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Here’s one good sign (or at least one it-might-have-been-worse sign), in the midst of the recent same-sex marriage bills, noted by the New York Daily News :

Echoing the names of gay marriage bills in other states, the Vermont law is entitled “An Act to Protect Religious Freedom and Recognize Equality in Civil Marriage.” Such titles in other states are Orwellian—those acts only purport to protect churches from having to marry same-sex couples, which is unconstitutional anyway. So far, same-sex marriage has had no regard for actual religious freedom.

Until Vermont.

The Green Mountain State’s new law says in its “Public Accommodations” section that religious groups “shall not be required to provide services, accommodations, advantages, facilities, goods or privileges to an individual if the request . . . is related to the solemnization of a marriage or celebration of a marriage.” It also bars civil lawsuits against religious groups that refuse to provide goods or services to same-sex weddings.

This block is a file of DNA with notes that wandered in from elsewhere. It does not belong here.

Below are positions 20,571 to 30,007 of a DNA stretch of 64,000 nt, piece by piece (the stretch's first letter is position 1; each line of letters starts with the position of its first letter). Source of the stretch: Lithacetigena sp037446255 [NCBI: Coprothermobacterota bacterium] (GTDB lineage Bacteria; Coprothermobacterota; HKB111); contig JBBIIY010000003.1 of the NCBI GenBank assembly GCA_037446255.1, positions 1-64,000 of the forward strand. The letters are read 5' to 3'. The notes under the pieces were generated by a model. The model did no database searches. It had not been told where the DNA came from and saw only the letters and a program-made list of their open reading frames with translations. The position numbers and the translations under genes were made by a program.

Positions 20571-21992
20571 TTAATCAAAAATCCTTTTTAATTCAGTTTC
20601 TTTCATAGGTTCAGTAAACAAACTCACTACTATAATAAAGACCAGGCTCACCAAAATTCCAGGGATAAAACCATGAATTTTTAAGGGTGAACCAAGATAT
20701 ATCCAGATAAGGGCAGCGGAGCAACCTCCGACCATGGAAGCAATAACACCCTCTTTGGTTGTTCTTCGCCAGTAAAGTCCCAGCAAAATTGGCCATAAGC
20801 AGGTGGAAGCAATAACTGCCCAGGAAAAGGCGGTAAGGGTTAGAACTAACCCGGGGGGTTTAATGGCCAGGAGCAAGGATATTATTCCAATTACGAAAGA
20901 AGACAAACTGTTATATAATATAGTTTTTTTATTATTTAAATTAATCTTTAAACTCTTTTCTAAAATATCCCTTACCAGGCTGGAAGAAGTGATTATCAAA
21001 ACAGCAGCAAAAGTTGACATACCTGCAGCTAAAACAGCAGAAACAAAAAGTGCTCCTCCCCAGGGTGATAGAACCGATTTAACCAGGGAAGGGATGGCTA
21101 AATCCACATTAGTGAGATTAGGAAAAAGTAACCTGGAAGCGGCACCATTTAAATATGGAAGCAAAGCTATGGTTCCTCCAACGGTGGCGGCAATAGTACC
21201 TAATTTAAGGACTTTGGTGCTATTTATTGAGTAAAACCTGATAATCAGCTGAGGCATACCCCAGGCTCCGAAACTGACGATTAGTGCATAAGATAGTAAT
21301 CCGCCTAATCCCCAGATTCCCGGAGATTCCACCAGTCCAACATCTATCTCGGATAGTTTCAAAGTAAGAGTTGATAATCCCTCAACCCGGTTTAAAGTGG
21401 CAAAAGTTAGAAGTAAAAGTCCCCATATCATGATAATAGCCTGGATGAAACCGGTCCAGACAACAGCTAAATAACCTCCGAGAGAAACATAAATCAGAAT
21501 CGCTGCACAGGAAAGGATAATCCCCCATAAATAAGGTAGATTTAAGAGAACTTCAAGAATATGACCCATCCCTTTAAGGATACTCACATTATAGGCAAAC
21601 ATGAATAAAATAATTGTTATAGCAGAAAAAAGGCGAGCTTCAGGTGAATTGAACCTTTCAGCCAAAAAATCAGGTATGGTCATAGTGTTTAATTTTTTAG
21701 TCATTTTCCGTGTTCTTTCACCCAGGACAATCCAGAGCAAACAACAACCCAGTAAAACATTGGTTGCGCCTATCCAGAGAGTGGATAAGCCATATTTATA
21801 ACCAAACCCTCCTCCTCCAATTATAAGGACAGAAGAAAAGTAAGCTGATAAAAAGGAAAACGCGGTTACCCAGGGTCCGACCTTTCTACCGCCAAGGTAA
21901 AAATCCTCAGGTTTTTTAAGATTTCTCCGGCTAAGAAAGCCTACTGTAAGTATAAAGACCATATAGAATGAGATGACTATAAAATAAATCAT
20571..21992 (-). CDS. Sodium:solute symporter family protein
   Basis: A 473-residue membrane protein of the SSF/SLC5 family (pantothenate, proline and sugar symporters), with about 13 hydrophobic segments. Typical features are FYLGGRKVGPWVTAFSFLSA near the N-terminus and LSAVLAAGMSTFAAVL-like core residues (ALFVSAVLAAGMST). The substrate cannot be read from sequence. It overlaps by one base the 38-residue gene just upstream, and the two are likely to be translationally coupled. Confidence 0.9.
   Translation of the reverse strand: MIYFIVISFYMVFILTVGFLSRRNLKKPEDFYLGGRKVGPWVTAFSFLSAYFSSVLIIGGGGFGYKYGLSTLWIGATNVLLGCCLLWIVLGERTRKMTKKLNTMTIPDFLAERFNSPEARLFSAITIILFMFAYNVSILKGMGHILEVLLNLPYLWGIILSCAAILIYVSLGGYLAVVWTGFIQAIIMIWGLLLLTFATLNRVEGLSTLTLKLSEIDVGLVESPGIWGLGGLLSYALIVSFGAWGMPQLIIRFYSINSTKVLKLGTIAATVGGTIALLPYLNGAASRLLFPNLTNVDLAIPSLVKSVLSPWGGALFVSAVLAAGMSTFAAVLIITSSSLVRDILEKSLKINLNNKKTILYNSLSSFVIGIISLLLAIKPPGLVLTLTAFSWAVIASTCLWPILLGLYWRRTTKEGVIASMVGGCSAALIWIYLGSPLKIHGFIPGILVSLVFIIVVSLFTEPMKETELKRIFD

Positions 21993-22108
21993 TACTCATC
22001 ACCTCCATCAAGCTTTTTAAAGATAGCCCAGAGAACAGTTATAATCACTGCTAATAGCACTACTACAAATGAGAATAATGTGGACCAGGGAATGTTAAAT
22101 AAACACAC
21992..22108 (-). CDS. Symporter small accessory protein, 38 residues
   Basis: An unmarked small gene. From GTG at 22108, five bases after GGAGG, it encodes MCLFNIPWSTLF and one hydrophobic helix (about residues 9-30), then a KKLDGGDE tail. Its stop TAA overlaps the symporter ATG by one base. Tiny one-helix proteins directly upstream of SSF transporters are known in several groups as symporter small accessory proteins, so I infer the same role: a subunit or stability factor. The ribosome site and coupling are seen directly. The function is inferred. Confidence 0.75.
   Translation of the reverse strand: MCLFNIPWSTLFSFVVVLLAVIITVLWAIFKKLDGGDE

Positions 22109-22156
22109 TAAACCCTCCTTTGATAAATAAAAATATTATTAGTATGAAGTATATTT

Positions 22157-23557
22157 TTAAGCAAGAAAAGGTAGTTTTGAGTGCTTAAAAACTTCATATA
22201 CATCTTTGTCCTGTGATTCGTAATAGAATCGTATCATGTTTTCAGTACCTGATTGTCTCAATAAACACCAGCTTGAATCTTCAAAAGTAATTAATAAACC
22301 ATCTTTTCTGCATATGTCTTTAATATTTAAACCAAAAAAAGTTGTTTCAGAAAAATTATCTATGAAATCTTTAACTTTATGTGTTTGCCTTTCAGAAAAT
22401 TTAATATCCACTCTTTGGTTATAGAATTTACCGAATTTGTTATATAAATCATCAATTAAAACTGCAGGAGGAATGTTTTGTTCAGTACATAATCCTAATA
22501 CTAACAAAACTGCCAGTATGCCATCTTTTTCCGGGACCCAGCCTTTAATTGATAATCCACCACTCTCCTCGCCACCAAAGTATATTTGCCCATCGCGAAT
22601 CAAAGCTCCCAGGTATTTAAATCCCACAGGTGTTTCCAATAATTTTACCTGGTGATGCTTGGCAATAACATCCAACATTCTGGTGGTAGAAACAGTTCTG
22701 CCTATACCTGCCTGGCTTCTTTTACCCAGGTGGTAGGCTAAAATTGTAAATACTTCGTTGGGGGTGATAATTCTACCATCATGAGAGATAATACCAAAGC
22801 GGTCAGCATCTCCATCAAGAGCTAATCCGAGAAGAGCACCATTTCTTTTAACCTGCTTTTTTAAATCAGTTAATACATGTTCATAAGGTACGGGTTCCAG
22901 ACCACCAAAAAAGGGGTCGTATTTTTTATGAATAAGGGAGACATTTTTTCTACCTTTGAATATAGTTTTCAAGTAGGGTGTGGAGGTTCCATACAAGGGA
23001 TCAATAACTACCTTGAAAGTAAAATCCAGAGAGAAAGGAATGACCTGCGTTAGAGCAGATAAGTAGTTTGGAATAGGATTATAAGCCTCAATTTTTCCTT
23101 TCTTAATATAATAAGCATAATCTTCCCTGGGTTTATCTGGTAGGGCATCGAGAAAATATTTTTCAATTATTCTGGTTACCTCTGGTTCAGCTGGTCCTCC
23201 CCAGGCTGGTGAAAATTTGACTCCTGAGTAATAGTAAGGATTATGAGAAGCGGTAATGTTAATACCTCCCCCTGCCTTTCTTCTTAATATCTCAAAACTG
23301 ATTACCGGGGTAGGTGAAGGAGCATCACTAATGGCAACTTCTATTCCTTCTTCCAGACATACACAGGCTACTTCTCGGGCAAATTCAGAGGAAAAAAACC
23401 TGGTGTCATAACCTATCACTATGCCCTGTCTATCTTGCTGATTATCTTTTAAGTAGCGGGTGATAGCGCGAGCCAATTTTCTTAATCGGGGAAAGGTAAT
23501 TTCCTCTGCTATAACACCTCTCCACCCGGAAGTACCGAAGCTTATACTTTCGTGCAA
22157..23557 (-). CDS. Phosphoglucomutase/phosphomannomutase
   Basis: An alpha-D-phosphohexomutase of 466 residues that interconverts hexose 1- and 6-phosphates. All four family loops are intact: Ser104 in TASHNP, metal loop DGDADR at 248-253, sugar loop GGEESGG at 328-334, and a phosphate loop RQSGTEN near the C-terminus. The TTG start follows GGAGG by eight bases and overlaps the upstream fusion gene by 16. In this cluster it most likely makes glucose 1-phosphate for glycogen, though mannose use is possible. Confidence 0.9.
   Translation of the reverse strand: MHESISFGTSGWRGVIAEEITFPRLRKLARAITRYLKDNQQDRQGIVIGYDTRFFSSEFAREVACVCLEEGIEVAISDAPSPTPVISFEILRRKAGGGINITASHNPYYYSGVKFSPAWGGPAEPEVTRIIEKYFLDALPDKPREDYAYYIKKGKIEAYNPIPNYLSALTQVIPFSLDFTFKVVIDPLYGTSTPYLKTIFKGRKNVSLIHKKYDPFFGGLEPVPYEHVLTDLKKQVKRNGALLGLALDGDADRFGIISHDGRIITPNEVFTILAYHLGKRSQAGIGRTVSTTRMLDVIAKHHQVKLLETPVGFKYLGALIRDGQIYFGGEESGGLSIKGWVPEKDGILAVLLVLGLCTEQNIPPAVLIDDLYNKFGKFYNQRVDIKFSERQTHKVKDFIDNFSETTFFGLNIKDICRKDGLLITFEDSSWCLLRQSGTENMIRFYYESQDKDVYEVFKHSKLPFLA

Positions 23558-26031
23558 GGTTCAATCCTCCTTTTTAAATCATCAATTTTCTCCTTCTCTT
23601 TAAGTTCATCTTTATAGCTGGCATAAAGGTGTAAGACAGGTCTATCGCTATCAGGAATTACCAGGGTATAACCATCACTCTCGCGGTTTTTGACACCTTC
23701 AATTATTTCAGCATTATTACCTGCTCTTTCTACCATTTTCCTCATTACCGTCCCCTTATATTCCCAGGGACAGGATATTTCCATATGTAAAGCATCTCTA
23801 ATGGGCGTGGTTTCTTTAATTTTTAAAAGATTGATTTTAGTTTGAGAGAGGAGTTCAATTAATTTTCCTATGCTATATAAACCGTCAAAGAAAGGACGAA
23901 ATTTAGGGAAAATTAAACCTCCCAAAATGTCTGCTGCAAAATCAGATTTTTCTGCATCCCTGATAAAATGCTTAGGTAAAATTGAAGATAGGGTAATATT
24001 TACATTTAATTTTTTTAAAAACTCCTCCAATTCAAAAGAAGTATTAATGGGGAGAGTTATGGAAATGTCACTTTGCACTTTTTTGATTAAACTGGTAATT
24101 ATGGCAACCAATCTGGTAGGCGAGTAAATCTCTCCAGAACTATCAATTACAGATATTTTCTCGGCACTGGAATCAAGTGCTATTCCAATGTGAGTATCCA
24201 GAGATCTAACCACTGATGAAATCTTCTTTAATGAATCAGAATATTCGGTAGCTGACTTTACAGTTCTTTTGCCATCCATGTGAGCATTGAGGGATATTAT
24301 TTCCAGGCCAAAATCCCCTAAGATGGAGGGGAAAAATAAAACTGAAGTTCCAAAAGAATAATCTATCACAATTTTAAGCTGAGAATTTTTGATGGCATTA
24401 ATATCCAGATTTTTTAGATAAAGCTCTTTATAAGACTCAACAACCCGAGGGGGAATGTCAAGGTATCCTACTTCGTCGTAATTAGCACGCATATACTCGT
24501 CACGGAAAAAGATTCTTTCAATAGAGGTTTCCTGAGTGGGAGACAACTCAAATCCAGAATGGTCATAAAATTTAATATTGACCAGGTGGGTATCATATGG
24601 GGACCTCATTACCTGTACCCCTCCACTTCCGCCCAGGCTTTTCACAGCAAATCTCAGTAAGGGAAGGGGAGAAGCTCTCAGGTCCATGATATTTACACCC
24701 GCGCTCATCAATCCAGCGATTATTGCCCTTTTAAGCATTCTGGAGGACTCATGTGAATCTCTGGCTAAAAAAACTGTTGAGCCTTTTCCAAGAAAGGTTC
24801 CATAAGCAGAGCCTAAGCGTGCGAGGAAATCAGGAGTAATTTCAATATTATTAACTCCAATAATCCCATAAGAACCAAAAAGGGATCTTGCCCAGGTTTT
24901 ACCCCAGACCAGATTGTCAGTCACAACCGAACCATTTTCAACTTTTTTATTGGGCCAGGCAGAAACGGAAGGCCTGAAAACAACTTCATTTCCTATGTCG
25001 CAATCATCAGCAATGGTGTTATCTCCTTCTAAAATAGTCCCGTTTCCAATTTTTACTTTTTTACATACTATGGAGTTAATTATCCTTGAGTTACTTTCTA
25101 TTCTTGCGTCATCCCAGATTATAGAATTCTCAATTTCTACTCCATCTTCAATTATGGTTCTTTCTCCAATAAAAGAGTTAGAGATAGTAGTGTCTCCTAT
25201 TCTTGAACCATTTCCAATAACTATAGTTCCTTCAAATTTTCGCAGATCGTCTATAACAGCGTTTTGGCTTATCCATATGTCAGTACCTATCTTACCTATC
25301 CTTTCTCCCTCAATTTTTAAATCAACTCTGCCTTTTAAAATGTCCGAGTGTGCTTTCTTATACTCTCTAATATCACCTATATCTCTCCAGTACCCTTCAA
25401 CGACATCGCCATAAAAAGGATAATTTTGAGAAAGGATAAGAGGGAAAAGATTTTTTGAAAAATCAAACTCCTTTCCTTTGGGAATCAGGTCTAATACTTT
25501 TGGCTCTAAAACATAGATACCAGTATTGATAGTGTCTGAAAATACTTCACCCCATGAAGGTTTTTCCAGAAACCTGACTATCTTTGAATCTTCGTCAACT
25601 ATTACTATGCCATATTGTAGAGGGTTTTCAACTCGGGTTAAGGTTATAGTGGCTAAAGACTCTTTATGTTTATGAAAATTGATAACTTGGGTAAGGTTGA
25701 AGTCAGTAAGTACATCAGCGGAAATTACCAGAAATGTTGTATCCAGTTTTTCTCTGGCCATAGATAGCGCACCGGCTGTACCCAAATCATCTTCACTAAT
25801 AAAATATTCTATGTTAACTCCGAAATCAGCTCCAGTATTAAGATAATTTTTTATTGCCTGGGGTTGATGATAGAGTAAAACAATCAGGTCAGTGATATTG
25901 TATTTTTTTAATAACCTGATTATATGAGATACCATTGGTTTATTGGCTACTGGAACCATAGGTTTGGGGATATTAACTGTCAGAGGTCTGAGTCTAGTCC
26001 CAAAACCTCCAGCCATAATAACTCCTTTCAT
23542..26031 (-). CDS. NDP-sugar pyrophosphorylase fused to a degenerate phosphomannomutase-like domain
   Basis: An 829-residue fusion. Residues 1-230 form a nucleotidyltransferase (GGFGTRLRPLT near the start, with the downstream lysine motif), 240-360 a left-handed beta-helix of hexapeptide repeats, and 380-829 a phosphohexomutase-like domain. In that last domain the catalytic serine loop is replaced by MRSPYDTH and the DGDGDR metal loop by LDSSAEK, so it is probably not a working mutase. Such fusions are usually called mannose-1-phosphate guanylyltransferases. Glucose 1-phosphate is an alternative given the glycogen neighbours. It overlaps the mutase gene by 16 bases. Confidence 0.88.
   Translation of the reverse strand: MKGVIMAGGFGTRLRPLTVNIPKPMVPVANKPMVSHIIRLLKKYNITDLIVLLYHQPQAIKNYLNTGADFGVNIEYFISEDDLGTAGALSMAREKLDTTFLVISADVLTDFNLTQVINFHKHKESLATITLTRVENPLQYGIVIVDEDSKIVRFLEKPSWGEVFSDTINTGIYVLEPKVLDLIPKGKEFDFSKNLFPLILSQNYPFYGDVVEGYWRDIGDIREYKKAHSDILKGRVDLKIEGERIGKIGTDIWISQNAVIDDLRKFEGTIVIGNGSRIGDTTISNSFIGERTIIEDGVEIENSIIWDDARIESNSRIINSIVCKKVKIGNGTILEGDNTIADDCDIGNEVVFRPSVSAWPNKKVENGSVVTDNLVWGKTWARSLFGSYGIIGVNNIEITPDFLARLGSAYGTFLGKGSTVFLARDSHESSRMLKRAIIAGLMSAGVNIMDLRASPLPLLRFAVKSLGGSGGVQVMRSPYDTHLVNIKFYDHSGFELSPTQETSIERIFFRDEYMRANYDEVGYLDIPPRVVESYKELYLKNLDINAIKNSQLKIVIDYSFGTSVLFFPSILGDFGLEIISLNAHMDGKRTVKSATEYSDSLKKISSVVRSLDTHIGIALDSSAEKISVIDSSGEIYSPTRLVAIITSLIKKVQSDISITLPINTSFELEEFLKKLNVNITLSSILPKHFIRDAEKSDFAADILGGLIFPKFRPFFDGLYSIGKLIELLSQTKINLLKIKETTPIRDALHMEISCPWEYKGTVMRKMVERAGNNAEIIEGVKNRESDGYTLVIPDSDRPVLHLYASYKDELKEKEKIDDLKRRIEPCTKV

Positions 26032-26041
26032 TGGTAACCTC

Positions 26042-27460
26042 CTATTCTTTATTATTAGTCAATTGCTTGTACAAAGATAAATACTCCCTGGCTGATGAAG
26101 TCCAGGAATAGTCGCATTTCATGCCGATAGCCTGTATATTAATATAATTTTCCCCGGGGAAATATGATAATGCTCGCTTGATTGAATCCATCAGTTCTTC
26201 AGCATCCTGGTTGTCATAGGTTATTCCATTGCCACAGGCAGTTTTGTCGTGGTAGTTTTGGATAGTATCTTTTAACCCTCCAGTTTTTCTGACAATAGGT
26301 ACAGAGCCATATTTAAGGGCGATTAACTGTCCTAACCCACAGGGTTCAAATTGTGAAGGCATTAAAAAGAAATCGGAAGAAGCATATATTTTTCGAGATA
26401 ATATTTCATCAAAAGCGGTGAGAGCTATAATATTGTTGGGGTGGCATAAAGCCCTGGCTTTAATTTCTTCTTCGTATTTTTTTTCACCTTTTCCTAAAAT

Now, the Vermont Clause certainly could go farther. I would like to see protections for individuals—not just organizations. Still, it’s a vast improvement over the other states that have implemented gay marriage without concern for its repercussions on the traditionally religious.

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